Beach Bites

BY Staff

From the Sea  Shell Show
Prized and rare shells will be on display and available for purchase at the Cape Fear Museum.

Shell collecting is a popular pastime for well anyone and everyone who likes to walk on the beach. And if you like shells youre going to love the Shell Show at the Cape Fear Museum of History and Science (814 Market Street 910-798-4370) on September 24 and 25. “This is a great way for people enthusiastic about shells to reach out to the public ” says Cape Fear Museum Exhibit Designer John Timmerman.

The Shell Show gives young and old the opportunity to learn about all types of shells. Professional collectors bring their prized shells to show off and to sell some collectors even have excess shells that they bring along to give to children and adults who are interested in beginning their own collections. The shells come from all around the world and are found by the collectors themselves. Some collectors trade their United States shells with shell enthusiasts in other countries trading is the easiest way to obtain rare shells. Shell Show collectors have to keep an accurate record as to the quality of the shells where the shells were found and all relevant background information. Without these the shells cant qualify for the Shell Show.

As for shell hunting Timmerman says the best time to find them is right after a storm and suggests searching remote parts of the beach or going to waterways where the water is clear and people are scarce. He also says shell aficionados should shuffle their feet when walking in the water. “If you bump into an animal it swims away. If you step on an animal they feel threatened and youll be hurt ” Timmerman explains.

As beautiful as they often are shells are more than collectors items; theyre homes for mollusks whose shell grows with them as they age (unlike hermit crabs for instance who discard their shells as they grow larger and older). A mollusks shell is its exoskeleton a living part of the animal. Sometimes collectors find shells with the animals still in them so Timmerman cautions collectors to be careful when choosing shells. “You want to make sure that the shells are plentiful. If there is only one of the shell in the area you should inspect the shell but leave it in its natural habitat. Otherwise youll disturb the animal.” Timmerman suggests that you wait until you find an abundance of shells around a dozen or so and then take a few with you to keep for yourself.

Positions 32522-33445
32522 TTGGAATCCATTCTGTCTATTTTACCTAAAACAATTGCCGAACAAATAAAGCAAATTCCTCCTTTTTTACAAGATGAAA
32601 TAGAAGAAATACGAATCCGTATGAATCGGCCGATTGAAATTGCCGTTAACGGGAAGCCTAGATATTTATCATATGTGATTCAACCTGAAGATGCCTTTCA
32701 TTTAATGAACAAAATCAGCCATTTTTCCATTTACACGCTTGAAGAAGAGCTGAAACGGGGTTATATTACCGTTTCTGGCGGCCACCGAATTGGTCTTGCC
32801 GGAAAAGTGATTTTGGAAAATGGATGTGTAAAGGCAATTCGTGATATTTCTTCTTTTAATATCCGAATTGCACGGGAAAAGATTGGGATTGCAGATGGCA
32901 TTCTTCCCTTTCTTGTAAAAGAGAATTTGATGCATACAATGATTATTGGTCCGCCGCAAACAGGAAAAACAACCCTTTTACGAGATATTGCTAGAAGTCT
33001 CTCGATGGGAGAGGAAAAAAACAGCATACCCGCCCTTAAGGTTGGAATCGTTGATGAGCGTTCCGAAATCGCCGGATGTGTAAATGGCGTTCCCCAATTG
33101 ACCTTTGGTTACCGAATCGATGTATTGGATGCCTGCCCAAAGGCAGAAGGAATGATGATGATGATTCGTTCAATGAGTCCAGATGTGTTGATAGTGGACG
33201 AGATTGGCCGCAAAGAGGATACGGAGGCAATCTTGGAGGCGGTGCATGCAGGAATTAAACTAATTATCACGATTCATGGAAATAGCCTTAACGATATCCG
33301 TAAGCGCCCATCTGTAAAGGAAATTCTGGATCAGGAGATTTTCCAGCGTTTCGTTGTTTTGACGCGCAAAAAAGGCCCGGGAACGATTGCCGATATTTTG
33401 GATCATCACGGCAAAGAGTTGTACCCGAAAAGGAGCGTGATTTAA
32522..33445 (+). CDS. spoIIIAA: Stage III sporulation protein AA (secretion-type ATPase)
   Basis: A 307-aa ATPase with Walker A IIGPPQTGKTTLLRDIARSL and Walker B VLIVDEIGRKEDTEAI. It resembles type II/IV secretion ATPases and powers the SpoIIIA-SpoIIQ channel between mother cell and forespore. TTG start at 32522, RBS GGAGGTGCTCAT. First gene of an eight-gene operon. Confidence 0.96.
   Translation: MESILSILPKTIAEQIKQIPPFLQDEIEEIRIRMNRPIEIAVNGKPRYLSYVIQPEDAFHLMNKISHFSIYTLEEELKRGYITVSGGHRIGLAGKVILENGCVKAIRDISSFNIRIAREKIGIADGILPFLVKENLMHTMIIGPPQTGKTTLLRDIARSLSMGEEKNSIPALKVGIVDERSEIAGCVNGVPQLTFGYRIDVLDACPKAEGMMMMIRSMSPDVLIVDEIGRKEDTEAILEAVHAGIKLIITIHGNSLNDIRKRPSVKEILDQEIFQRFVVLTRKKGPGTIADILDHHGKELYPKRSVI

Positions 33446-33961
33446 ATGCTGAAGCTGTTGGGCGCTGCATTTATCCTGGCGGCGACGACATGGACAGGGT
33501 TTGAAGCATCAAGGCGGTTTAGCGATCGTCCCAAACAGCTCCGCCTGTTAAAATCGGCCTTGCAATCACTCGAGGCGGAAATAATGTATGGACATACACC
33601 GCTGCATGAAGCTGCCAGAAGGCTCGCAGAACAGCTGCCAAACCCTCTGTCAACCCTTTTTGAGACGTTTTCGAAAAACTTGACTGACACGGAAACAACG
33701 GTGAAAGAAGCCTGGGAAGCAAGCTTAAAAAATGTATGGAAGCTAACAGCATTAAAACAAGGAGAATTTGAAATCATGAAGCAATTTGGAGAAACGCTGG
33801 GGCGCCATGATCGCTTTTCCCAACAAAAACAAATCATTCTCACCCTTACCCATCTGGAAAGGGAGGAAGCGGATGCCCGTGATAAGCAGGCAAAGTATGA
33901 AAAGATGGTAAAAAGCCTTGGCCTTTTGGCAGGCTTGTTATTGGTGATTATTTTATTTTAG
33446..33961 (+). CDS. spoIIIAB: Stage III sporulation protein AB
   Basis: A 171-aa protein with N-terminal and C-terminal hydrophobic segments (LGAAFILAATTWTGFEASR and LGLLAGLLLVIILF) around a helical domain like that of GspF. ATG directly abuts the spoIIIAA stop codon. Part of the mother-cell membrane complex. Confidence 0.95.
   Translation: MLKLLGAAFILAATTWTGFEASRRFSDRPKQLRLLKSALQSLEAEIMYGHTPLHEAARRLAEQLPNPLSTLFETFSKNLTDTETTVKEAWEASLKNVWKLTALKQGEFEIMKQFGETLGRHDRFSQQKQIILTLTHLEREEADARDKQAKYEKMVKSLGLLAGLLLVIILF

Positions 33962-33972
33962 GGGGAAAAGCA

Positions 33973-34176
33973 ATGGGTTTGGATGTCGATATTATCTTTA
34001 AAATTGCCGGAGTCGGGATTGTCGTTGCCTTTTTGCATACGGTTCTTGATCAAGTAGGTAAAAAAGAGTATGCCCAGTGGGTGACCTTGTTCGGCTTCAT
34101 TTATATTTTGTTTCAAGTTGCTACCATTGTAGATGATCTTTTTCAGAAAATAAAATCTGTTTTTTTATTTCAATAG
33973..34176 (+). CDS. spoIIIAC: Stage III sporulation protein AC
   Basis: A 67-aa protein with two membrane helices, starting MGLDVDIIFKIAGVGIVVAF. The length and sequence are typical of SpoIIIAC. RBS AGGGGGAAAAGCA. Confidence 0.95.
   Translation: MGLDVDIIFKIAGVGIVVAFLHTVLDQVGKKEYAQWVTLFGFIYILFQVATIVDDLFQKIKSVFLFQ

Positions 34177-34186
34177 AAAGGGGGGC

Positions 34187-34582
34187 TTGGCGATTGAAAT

Shell ID 101 Here are some definite keepers you might see at the Shell Show:

Scotch Bonnet Shell
The Scotch Bonnet Shell has been North Carolinas state shell since 1965. It was named in 1778 after its resemblance to the caps that Scottish peasants wore. Its smooth and round on the top and some have spots on them. On the bottom it has what Timmerman calls “pimples ” whose purpose he believes is to stop predators. “If an animal reaches in with their suction-cup mouth it has nothing solid to hold onto ” he says. Scotch Bonnets are plentiful in the Outer Banks. After storms there can be thousands on the beach.

Knobbed Whelk
Knobbed whelks are commonly called conch shells and can be used to “listen to the ocean” through their opening. They have knobs on the largest part of the shell and the ends are pointed. They are found locally and can be as large as 16 inches. You can find whelks crawling around in knee-deep water searching for oysters and clams their favorite foods. They use their hard shell to separate the clam and oyster shells. If nothing appeals to them theyll eat other whelks.

Moon Snail
Moon snails have the same diet as whelks and feed on other mollusks but while whelks only leave scratches and small chips while opening oyster and clam shells moon snails leave holes. They find the weakest part of the shell drill a hole and eat the animal through it. This process can take hours and sometimes even days to complete. It leaves the prey shell with a small hole thats perfect for making jewelry. Moon snails can grow as large as seven inches wide and because of their size are able to glide through the sand with ease. Amanda Thames

Overboard After 49 years at sea someone got his message in a bottle